Healthy soil is the cornerstone of life on earth, facilitating ecosystem biodiversity, ample food production, effective water filtration and storage, and carbon sequestration. 


Earlier this year, Christine was a keynote presenter at a NQ Dry Tropics’ masterclass for field staff to build their capacity around key grazing land management issues, particularly the linkages between grazing practices, soil health and pasture productivity.

The two-day masterclass was held in Collinsville in May. Read about it here.

Christine was the in-field soil expert during a NQ Dry Tropics Stomping Out Sediment field trip in May.  The project is investigating a range of options for improving grass cover to manage erosion and increase productivity, while also trying different methods for fixing gullies and remediating erosion sites.

More than 50 graziers, technical experts and scientists attended a two-day field trip in May, visiting two properties that are taking part in the project, located near Collinsville.  Read about it here.

Healthy soil makes for a healthy, productive region

Collective action will secure the conservation and economic benefits of healthy soils in the BBB region.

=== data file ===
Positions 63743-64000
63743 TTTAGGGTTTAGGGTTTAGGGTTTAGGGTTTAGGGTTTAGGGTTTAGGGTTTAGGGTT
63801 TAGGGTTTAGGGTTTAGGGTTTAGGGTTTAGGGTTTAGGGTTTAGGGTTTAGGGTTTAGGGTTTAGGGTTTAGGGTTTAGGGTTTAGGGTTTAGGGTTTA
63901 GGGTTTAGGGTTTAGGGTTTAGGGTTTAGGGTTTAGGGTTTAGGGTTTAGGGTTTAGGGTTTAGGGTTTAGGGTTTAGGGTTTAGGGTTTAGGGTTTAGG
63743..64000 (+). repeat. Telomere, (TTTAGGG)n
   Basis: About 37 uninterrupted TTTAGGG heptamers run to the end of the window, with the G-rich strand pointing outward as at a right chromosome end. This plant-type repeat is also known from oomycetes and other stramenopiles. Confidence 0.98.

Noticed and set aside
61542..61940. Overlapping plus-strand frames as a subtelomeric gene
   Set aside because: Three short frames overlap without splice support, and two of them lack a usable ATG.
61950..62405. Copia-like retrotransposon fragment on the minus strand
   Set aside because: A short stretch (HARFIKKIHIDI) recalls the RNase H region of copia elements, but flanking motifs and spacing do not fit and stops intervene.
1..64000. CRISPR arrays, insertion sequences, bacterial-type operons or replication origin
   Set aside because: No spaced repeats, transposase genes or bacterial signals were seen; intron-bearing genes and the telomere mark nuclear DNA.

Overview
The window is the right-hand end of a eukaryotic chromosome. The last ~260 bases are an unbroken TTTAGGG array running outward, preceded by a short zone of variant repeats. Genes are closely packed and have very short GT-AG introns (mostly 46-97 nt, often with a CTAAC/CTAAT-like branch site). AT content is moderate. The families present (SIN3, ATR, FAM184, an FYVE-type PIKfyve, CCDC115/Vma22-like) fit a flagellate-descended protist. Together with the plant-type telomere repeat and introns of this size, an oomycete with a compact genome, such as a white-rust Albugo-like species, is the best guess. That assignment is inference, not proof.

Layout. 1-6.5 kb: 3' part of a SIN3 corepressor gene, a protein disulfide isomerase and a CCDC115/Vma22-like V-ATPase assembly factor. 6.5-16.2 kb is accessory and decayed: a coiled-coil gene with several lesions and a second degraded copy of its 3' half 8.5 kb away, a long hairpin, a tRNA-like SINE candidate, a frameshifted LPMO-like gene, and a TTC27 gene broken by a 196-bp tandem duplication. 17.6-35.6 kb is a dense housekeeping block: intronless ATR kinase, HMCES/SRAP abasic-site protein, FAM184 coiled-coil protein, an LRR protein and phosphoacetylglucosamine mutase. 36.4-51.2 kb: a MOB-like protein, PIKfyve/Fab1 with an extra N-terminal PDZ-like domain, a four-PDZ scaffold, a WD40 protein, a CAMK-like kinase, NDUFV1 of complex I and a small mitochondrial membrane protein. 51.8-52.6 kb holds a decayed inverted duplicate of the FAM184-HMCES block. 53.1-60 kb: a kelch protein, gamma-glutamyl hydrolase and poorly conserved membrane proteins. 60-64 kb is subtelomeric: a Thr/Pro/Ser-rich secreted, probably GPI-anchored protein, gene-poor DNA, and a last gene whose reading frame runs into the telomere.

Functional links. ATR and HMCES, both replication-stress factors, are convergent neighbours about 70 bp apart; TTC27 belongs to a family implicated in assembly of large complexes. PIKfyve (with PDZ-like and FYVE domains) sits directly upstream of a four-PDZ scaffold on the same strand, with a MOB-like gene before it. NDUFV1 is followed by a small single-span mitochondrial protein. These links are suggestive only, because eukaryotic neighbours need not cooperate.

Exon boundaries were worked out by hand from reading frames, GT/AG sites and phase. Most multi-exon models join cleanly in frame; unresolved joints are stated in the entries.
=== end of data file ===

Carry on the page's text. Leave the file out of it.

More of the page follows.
That’s why LDC is taking a region-wide approach to bring together soil health professionals and graziers to improve awareness of existing, new, and evolving regional soil health practices and assessment methods. 

From Monday, 19 August, LDC is hosting a week-long tour of the BBB region by soil gurus David Hardwick, of Soil Land Food, and Dr Christine Jones, of Amazing Carbon.

A combination of one-on-one training and small group workshops with Christine and David will provide:

  • hands-on training on soil health practices;
  • improve understanding of the practical barriers producers face when implementing soil health practices; and 
  • increase familiarity with tools that can be used by producers to make decisions related to soil health. 

Understanding soils for pasture production

With David Hardwick.

22 August, Todsure Station, Scottville

23 August, Borderway Ridge Station, Eungella



David Hardwick has worked on numerous NQ Dry Tropics projects, working with graziers to provide knowledge and skills to improve soil health on their properties.

David has helped NQ Dry Tropics develop a Rapid Assessment of Soil Health (RASH) manual, along with seven short complementary videos that address the different ways landholders can test their soil. 

The RASH Manual and the videos can be found on our LDC website in the knowledge section. 

Thanks to David, these resources were produced with support from two projects: Landholders Driving Change, a Burdekin Major Integrated Project funded by the Queensland Government’s Department of Science, and Building Dynamic Burdekin Grazing Businesses, funded through the National Landcare Program.